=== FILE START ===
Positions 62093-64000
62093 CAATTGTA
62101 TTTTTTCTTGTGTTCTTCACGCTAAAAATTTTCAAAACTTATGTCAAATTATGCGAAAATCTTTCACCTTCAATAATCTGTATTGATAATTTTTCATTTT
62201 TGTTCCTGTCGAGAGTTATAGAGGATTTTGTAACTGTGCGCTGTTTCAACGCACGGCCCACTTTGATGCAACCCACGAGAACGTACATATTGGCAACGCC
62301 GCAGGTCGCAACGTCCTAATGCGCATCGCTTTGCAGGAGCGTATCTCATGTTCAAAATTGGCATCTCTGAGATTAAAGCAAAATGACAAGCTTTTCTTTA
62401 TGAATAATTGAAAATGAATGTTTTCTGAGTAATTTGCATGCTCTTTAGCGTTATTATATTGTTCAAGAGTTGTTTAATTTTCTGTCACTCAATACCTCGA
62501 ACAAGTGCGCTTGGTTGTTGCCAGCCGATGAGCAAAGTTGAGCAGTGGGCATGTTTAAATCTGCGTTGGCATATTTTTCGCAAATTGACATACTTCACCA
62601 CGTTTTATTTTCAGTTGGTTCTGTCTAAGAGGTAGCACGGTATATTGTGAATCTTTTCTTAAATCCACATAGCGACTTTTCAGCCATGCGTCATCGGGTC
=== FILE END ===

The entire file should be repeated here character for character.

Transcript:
Positions 62093-64000
62093 CAATTGTA
62101 TTTTTTCTTGTGTTCTTCACGCTAAAAATTTTCAAAACTTATGTCAAATTATGCGAAAATCTTTCACCTTCAATAATCTGTATTGATAATTTTTCATTTT
62201 TGTTCCTGTCGAGAGTTATAGAGGATTTTGTAACTGTGCGCTGTTTCAACGCACGGCCCACTTTGATGCAACCCACGAGAACGTACATATTGGCAACGCC
62301 GCAGGTCGCAACGTCCTAATGCGCATCGCTTTGCAGGAGCGTATCTCATGTTCAAAATTGGCATCTCTGAGATTAAAGCAAAATGACAAGCTTTTCTTTA
62401 TGAATAATTGAAAATGAATGTTTTCTGAGTAATTTGCATGCTCTTTAGCGTTATTATATTGTTCAAGAGTTGTTTAATTTTCTGTCACTCAATACCTCGA
62501 ACAAGTGCGCTTGGTTGTTGCCAGCCGATGAGCAAAGTTGAGCAGTGGGCATGTTTAAATCTGCGTTGGCATATTTTTCGCAAATTGACATACTTCACCA
62601 CGTTTTATTTTCAGTTGGTTCTGTCTAAGAGGTAGCACGGTATATTGTGAATCTTTTCTTAAATCCACATAGCGACTTTTCAGCCATGCGTCATCGGGTC